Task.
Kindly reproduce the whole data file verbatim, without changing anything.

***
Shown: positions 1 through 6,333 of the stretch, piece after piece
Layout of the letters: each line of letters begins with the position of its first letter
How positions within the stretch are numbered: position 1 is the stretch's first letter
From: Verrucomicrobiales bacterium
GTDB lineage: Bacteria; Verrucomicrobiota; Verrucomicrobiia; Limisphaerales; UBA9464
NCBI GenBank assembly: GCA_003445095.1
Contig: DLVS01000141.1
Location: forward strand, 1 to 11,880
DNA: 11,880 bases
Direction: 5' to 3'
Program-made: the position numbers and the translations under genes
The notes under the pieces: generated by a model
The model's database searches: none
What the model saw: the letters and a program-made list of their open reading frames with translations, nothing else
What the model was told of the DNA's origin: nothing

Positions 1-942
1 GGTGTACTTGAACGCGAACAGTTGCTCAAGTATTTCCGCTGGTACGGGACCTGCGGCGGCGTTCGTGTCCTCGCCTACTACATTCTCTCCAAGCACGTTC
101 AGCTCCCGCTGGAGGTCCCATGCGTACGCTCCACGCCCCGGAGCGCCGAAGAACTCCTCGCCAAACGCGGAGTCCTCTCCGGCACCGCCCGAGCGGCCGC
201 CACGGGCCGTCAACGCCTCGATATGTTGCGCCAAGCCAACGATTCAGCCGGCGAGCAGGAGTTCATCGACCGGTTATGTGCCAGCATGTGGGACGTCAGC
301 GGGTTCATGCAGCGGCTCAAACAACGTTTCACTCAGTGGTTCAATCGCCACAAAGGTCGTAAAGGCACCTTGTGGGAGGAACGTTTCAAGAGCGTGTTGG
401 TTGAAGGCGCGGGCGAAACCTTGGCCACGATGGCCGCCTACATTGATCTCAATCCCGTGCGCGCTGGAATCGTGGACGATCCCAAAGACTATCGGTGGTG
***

Shown: positions 1 through 6,333 of the stretch, piece after piece
Layout of the letters: each line of letters begins with the position of its first letter
How positions within the stretch are numbered: position 1 is the stretch's first letter
From: Verrucomicrobiales bacterium
GTDB lineage: Bacteria; Verrucomicrobiota; Verrucomicrobiia; Limisphaerales; UBA9464
NCBI GenBank assembly: GCA_003445095.1
Contig: DLVS01000141.1
Location: forward strand, 1 to 11,880
DNA: 11,880 bases
Direction: 5' to 3'
Program-made: the position numbers and the translations under genes
The notes under the pieces: generated by a model
The model's database searches: none
What the model saw: the letters and a program-made list of their open reading frames with translations, nothing else
What the model was told of the DNA's origin: nothing

Positions 1-942
1 GGTGTACTTGAACGCGAACAGTTGCTCAAGTATTTCCGCTGGTACGGGACCTGCGGCGGCGTTCGTGTCCTCGCCTACTACATTCTCTCCAAGCACGTTC
101 AGCTCCCGCTGGAGGTCCCATGCGTACGCTCCACGCCCCGGAGCGCCGAAGAACTCCTCGCCAAACGCGGAGTCCTCTCCGGCACCGCCCGAGCGGCCGC
201 CACGGGCCGTCAACGCCTCGATATGTTGCGCCAAGCCAACGATTCAGCCGGCGAGCAGGAGTTCATCGACCGGTTATGTGCCAGCATGTGGGACGTCAGC
301 GGGTTCATGCAGCGGCTCAAACAACGTTTCACTCAGTGGTTCAATCGCCACAAAGGTCGTAAAGGCACCTTGTGGGAGGAACGTTTCAAGAGCGTGTTGG
401 TTGAAGGCGCGGGCGAAACCTTGGCCACGATGGCCGCCTACATTGATCTCAATCCCGTGCGCGCTGGAATCGTGGACGATCCCAAAGACTATCGGTGGTG